OPINION: It’s the ODB Kid!


Dante Centofanti

Dante Centofanti

Pete Rozelle was the master with his charm and organization of football and helped create this little thing called the Super Bowl.

Deion Sanders electrified viewers with his attitude about getting paid as he high-stepped through the TV screen. All the way to modern day players like a man from Baton Rouge, Louisiana, named Odell Cornelious Beckham Jr.

Nov. 23, 2014, was a date I will never forget as an NFL consumer.

During that Sunday Night Football game, when the New York Giants played the Dallas Cowboys, I saw the greatest catch I’ve ever seen. Not only was this a masterful one-handed catch; this felt like I saw a biblical miracle happen in football.

Odell had a historic rookie year in 2014, becoming the first rookie receiver to have 75 receptions, 1,100 yards, and 10 touchdowns. On that night, he became a superstar and the NFL’s newest and brightest salesman, and someone I would be very intrigued with for the next three years.

Odell is great for the league. His style is that of Joe Namath, his charisma is that of Randy Moss, and he is a cultural icon in the New York sports scene with the likes of Mickey Mantle and Patrick Ewing.

But like every star wide receiver in the new millennium, Odell has the enormous reputation of being a walking PR nightmare. During this past offseason, he was seen in an Instagram video smoking a blunt while an Instagram model next to him appeared to be cutting up cocaine.

This took place in an offseason where Big Blue owner and CEO John Mara had a decision to make, with Odell’s contract about to expire. Despite the debacle, the Giants decided just before Week 1 to make him the highest paid wide receiver in the NFL; five years and $95 million, $65 million of that guaranteed.

To quote rapper YG, “Big Bank Take Little Bank.”

So far this season, Odell has been subpar, but it hasn’t been his fault. He’s simply not being at the forefront of this offense like he should be, and he alluded to as much in an interview with ESPN’s Josina Anderson and the great, fellow 504 icon, Lil Wayne. “I haven’t been in the place where I feel like I can really go out and do what I’m capable of doing,” he said. “I don’t get 20 targets like other receivers.”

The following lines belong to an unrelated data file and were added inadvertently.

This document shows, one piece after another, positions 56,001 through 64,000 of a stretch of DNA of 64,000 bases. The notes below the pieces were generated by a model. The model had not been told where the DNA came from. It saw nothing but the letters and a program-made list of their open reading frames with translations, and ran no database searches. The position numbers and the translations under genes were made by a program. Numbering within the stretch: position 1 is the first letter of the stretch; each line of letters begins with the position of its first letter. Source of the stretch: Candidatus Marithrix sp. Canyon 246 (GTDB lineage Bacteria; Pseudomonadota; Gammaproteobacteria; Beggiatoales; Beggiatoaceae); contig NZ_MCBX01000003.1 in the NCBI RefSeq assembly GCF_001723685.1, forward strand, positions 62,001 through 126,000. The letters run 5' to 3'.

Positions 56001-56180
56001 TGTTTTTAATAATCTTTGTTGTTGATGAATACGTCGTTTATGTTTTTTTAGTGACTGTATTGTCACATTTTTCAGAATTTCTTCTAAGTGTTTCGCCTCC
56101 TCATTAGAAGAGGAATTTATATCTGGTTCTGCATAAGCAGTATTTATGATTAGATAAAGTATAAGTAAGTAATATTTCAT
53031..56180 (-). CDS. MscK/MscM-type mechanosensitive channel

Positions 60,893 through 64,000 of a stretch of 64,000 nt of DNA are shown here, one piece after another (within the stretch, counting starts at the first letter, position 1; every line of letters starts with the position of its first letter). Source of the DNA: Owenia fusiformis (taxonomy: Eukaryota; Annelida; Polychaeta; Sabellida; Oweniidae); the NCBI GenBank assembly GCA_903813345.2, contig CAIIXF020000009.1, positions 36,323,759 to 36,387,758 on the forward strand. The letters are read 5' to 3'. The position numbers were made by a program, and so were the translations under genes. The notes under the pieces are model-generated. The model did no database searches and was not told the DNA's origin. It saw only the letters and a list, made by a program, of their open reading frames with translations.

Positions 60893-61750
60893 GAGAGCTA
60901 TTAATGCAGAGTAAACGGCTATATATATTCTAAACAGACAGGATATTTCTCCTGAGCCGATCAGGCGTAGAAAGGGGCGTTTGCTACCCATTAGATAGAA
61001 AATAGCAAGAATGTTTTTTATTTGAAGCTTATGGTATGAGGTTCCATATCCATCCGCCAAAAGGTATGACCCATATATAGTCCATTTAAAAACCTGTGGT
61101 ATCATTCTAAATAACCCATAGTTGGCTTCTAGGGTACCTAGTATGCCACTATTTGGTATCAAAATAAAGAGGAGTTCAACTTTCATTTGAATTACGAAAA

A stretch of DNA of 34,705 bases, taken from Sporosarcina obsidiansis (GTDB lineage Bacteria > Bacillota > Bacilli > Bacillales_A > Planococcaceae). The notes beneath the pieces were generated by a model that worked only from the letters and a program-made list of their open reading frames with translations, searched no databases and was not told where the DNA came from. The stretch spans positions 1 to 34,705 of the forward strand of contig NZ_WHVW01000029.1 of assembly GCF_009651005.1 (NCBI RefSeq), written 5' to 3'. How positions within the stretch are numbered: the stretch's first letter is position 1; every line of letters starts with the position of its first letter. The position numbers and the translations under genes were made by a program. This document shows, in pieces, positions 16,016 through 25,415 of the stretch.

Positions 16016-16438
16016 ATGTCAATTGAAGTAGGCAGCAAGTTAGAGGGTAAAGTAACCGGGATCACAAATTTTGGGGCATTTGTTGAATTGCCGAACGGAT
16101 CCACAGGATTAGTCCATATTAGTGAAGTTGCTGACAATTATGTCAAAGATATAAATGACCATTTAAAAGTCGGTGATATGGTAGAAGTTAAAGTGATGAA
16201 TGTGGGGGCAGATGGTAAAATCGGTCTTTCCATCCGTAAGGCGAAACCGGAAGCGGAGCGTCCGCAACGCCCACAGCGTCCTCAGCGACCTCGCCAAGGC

When Anderson asked in the interview whether Odell had an issue with Manning, he answered in a way that was extremely detrimental: He talked about how he sees other top receivers in the league get the ball as they should, and he wants to start doing that again.

There are things that athletes should not say publicly. Yes, it’s good for us in sports journalism because we will have big news to give the public, but I’m someone who supports the athlete over anything because, without the athlete, I and many others would have a different major or be unemployed.

Right now, unlike every other situation, I am not feeling Odell Beckham Jr. He’s leaving the field early, acting like Nelson Muntz with Sterling Shepard as Bart Simpson on the sideline, and calling out his team and coaching staff publicly.

He has this attitude of, I’m getting paid regardless, so I’ll do what I want, and it doesn’t take an NFL player to figure out that your co workers might get sick of you because of that.

But if you don’t try to be a leader when you’re being paid a leader’s salary, your time in the Meadowlands is going to run out. And you’re going to be more like a salesman in “Glengarry Glen Ross” than a salesman always closing great offense for the NFL.

Dante Centofanti is a columnist. Contact him at [email protected].